What makes a great company culture? It’s a question leaders often ponder, since they understand the tangible and intangible value that a great culture can have for an organization. Owners want a great culture. Employees want to work at a company with a great culture. Those who have gone from an “ok” culture to a “great” culture know that the difference matters. With today’s remote and hybrid arrangements, keeping the finger on the pulse of culture is challenging yet more important than ever.
A great culture is exhibited in many ways. Employees don’t like their job; they love their job. They don’t like their company; they love their company. Your colleagues become an extension of your family. There is less stress, less anxiety, less angst, less unpredictability, more smiling, more laughter, and more celebrating. A strong culture increases employee engagement and contributes to greater business success.
As a start-up, Elevation Talent Group has the luxury of starting with a clean slate and defining the culture we want to nurture. The foundation for our culture rests on our ELEV8 values, and we hold ourselves accountable to unwavering consistency in embodying those values.
Today I’m focused on one of our values: Transparency. More specifically, let’s explore how financial transparency can have a unique and significant impact on company culture, a concept often overlooked by owners and leaders.
Financial transparency ranges from not sharing any financial information to an “open book” philosophy. For public companies, financial transparency is literally mandated. There are detailed financial statements, laborious footnote disclosures, hundreds of pages of SEC filings. If it’s deemed even remotely meaningful to potential investors, it’s publicly available.
This begs the question: If the largest companies in the world are required to share all their financial information, why don’t private companies do the same? The answer is obvious: Because they don’t have to. Those owners and leaders develop reasons to rationalize and justify this philosophy. Although some of those reasons are valid, it would be beneficial to ask, “If we share this information, will the positives outweigh any potential negatives?”
There are many benefits to financial transparency; three stand out to me:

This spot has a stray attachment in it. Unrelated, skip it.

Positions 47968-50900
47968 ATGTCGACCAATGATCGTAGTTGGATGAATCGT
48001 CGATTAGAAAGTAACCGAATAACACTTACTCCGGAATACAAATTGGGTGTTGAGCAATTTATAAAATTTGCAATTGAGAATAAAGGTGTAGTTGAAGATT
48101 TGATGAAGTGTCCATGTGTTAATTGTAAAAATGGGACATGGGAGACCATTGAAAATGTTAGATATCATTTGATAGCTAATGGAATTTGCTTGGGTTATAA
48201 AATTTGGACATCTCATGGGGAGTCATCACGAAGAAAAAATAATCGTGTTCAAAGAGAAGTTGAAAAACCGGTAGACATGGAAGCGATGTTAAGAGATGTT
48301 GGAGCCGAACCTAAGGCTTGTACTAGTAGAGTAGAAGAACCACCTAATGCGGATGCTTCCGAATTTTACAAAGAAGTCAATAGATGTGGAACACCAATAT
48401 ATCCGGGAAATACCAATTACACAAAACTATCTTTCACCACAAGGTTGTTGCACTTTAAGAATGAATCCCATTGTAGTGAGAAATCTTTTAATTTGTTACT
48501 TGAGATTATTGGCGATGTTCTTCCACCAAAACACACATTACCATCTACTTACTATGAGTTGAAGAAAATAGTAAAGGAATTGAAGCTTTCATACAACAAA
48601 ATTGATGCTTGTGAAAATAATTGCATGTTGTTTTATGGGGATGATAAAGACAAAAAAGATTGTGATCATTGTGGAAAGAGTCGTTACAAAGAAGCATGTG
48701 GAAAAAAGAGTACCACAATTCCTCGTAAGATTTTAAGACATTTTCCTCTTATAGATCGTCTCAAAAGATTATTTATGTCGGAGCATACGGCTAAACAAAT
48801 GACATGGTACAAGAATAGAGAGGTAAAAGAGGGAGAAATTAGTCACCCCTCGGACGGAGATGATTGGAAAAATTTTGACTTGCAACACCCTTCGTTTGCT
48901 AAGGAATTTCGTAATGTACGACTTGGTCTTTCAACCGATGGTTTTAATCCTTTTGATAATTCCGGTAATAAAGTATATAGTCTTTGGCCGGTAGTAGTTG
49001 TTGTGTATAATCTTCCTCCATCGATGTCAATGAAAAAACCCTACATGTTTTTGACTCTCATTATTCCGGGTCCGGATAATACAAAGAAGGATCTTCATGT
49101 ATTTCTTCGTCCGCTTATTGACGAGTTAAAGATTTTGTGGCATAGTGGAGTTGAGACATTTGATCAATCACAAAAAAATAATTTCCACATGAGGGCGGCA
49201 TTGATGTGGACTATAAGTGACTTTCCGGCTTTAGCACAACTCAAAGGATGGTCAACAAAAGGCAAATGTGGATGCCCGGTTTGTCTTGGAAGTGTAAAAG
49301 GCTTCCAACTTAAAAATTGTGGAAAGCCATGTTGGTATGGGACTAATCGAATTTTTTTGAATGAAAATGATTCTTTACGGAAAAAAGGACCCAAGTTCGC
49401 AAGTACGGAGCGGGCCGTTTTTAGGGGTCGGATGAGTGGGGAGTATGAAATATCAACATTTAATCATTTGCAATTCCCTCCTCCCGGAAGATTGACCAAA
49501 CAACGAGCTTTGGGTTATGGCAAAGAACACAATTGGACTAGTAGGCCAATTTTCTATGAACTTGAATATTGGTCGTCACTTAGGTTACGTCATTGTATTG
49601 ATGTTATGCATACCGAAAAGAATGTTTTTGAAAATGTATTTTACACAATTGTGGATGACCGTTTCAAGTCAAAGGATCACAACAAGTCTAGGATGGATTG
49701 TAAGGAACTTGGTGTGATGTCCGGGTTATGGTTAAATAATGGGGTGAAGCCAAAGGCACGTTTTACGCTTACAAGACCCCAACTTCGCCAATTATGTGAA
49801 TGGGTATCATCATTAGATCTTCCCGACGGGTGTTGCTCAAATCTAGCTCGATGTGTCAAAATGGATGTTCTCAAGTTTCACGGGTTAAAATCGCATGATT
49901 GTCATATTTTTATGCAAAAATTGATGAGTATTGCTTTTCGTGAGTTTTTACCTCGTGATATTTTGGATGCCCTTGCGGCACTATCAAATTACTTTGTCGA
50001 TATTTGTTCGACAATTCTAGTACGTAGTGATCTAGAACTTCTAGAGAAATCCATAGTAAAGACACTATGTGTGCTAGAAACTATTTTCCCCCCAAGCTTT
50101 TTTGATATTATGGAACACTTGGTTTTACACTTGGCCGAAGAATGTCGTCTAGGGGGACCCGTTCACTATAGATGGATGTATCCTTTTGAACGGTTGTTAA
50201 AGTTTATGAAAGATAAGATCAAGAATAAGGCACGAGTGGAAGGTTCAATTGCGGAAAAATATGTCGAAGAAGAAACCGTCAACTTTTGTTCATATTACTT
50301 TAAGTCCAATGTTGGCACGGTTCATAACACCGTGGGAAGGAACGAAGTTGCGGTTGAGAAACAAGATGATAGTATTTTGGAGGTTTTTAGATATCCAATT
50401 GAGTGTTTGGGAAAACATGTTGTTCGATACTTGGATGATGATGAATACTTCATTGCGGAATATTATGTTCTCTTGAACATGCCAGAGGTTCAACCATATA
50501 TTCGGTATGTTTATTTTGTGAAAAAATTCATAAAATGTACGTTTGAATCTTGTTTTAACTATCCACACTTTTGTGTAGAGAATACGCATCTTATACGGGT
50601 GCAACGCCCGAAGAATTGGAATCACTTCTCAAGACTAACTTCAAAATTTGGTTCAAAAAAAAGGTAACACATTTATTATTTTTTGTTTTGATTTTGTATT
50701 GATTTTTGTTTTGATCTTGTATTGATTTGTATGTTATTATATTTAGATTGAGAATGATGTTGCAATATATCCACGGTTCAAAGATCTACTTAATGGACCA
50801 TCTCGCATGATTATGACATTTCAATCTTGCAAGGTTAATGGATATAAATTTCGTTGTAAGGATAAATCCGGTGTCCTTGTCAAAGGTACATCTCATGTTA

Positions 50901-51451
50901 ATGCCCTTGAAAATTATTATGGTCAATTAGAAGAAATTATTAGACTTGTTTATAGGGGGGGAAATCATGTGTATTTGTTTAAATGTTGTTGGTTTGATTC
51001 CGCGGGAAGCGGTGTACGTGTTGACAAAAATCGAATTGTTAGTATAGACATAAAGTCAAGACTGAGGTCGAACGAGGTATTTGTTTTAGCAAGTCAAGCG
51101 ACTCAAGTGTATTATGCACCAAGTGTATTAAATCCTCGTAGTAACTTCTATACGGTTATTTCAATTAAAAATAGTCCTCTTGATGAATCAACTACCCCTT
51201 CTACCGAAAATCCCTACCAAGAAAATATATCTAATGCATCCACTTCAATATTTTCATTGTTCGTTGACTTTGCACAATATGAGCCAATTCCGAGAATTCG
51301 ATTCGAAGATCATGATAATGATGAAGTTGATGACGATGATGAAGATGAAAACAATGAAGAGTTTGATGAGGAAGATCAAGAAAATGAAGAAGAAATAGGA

- It improves the financial acumen of the collective organization. This is a good thing. Share the P&L. Share the balance sheet. Share the cash flow statement. Not only that, discuss them. Explain them. Encourage questions. Debate. Believe it or not, if you ask a typical employee at a typical company, “How do we make money?” there’s a good chance they can’t articulate a reasonable answer. Eventually “the numbers” become interesting instead of being boring. Concepts like return on investment, opportunity cost, and operating margin are no longer foreign. You want your employees to understand your business model. You want them to know your financial condition. You want them to know what you spend and why. They will make better decisions every day within your business as a result.
- Financial acumen translates to deeper relationships with clients, prospects, and vendors. Lightbulbs go off with your sales organization. The ensuing dialogue with clients and prospects is far more meaningful. Clients and prospects are often stunned — in a good way — when they hear something other than the standard, surface level questions they always hear. They want to work with people who understand their business and care about their success.
- The third benefit of financial transparency is the most important: Trust. Creating a culture where information is shared openly and discussed frequently simply creates trust (another one of our ELEV8 values). When financial transparency is absent, it creates a shroud of secrecy. Questions like, “What is the executive team meeting about now?” Answers like “I don’t know” eventually become “I don’t care.” An organization with trust becomes healthier, engaged, motivated, and productive. You discuss the fruits of the labor in the financial transparency. You dissect the missteps collaboratively. It’s a cycle that becomes part of the bedrock of your business.
Culture means everything to us at Elevation Talent Group. We want our employees to have a deep understanding of our business, our results, our decisions, and our mistakes. We take it a step further by having not just one but two different long-term incentive plans for our employees. We want our team to be proud, loyal, and feeling like they are sharing in the success we have as a company and team.
To conclude, I’m struck by two quotes; one of them well-known and one less so. First, Peter Drucker long ago stated, “Culture eats strategy for breakfast.” A great culture is the ultimate defense against any strategic blunders. Second, as I’m anxiously awaiting the President’s Cup and watching hours of Golf Channel coverage in anticipation, I heard a quote from Arnold Palmer relayed by the President of Quail Hollow Club. In his esteemed wisdom, Arnie said, “Greatness is always under construction.” That’s a hole-in-one, Arnie!